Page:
Between anticipation and fear

In Nigeria, preparations for the Sallah celebration are in full swing these days. But the anticipation is clouded. Blame it on Boko Haram. The Islamist terrorist group could strike again at the festival marking the end of the fasting month, of all places.

"No, I don't need water. I am not thirsty at all. I'll hold out until tonight," says Ibrahim Sani with conviction. The cab driver lives in the northern Nigerian city of Kaduna and has been.30 o'clock nothing eaten. There are just under three hours left until sunset and thus until the breaking of the fast in the mosque. But the Muslim wants to persevere. "Fasting during Ramadan is extremely important for me. It brings me closer to God," he explains, but then admits: "This year it is relatively easy. It is the rainy season and the temperatures are almost cool."

Until the weekend, Ibrahim Sani will not eat or drink from sunrise to sunset. But sexual intercourse is also taboo during Ramadan. Instead, Muslims should work on their virtues, be helpful and take special care of others. However, this Friday, or Saturday at the latest, the new moon is expected to officially end the fasting month. "The beauty of it is the great Sallah celebration. We want to celebrate for several days," says Ibrahim Sani.

Fear of riots and attacks
Asibi Musa is also looking forward to it. She herself is a Christian, but has been married to a Muslim for almost 20 years. "My husband will buy meat. Maybe a goat," she says. For the 41-year-old tailor from Kaduna, it is a matter of honor that she prepares the feast for her husband and the whole family. Cooking, baking, getting drinks – it's all part of it. "It's a big celebration for us, like Christmas. Of course, my relatives will also come then."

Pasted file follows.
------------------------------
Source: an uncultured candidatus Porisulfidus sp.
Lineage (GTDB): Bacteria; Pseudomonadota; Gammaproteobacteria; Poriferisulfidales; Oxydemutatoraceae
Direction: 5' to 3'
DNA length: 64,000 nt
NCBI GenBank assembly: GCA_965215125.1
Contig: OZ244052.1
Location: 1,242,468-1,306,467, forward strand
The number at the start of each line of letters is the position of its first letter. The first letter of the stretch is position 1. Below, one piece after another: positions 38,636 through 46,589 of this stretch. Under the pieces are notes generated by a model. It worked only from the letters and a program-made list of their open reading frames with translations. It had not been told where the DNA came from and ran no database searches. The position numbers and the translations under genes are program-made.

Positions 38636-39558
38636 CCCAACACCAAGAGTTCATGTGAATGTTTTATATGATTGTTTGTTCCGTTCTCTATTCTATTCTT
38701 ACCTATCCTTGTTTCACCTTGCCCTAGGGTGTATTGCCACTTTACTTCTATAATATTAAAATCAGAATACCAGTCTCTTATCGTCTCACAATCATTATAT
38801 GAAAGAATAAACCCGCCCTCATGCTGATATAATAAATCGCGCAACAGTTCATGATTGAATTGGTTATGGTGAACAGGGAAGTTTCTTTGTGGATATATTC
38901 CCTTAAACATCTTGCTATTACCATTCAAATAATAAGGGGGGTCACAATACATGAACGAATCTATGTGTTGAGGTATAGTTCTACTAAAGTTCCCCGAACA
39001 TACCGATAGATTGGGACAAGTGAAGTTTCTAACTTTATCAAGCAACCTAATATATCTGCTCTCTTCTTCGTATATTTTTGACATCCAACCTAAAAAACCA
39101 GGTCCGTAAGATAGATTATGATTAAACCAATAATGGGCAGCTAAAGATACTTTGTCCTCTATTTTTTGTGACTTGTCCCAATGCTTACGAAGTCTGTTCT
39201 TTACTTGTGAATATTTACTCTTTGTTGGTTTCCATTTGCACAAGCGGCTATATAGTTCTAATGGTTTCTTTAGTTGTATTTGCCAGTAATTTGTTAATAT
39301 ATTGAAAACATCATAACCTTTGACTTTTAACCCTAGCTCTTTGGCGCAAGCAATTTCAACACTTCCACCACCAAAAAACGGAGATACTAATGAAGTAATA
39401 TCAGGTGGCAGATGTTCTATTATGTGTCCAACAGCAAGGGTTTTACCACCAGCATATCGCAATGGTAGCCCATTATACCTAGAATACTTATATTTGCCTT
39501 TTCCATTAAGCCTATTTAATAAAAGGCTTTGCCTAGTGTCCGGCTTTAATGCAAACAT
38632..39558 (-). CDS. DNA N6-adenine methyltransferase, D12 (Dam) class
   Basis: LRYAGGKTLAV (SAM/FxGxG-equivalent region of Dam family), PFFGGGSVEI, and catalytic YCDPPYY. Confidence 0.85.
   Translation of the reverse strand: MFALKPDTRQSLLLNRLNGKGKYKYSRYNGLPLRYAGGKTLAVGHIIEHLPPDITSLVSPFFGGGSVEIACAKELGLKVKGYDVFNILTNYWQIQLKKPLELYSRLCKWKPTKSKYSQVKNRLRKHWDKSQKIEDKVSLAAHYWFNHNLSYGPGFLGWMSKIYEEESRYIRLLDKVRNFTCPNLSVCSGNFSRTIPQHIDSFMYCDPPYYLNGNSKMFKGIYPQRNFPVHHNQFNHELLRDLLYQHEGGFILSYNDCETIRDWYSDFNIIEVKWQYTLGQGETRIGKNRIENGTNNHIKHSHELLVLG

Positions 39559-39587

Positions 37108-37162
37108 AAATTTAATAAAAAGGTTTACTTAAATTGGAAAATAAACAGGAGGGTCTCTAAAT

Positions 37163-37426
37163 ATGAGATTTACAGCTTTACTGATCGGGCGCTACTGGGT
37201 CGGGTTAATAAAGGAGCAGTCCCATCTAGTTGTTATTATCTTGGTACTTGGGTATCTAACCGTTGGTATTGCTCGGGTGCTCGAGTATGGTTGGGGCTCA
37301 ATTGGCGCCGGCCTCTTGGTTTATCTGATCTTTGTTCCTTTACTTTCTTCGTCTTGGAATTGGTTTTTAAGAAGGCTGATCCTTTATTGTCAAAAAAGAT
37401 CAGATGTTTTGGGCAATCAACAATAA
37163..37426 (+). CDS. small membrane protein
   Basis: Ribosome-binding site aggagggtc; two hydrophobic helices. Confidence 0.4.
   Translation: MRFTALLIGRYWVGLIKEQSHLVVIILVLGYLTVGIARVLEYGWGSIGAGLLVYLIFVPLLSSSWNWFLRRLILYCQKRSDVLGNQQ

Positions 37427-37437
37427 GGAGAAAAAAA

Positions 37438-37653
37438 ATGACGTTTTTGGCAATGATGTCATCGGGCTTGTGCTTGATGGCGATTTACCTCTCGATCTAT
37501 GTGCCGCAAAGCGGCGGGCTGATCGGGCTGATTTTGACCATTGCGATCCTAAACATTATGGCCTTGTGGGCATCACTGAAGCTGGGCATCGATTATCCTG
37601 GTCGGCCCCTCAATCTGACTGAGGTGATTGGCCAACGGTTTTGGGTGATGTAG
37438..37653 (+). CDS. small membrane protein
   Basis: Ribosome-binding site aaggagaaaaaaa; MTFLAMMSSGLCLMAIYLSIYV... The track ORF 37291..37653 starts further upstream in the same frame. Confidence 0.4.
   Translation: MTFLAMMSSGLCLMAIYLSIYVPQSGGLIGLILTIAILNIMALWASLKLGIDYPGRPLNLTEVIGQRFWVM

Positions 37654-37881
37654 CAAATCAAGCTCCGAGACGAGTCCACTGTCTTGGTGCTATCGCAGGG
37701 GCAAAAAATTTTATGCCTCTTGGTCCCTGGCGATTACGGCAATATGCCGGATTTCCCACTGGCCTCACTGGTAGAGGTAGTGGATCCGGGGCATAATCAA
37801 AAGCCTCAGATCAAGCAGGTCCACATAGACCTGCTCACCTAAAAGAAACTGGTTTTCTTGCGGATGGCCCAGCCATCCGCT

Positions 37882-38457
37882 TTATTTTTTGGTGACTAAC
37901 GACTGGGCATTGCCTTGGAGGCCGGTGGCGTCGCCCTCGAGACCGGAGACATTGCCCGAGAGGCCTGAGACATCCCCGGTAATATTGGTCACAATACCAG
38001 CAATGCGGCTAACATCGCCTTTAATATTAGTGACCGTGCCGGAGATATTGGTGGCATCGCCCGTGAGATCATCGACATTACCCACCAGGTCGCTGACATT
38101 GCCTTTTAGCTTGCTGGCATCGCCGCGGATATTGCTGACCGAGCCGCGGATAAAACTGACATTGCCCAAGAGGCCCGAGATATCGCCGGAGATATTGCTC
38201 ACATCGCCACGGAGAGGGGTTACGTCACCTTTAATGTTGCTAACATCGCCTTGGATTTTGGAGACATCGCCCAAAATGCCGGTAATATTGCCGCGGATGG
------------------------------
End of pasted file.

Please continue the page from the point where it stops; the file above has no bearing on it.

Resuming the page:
But Nigerian security authorities are not as optimistic as Asibi Musa. Instead, fears are growing of possible riots and attacks by the Islamist terrorist group Boko Haram. In the town of Jos in Plateau State in central Nigeria, police chief Emmanuel Ayeni earlier this week urged people not to celebrate on certain streets. So-called hotspots have seen repeated deadly riots over the past year – including during Sallah celebrations.

Optimism nonetheless
According to a report in the Daily Trust newspaper on Wednesday, the situation in Yobe state in northeastern Nigeria is apparently similarly tense. Many thousands of people are reported to have already left the capital Damaturu, where Boko Haram members have carried out frequent attacks in recent months. Rumor has it that the terrorist group Damaturu in particular has threatened new attacks. Whether it will actually come to that cannot be estimated. "But when Boko Haram announces something like this, the group usually gets serious," says a person familiar with the scene.

That's why Mohammed Musa will also be cautious. Together with his wife Asibi, he is looking forward to the Sallah festival. But he knows how quickly the mood can change – especially in his home country of Kaduna, where there were days of rioting between Christian and Muslim youths after a Boko Haram attack in June. "During that time, of course, I stayed with my wife. We did not move. We had to be incredibly careful." Nevertheless, he wants to spread optimism. "I can't imagine that there will be attacks here again on Sallah of all places."

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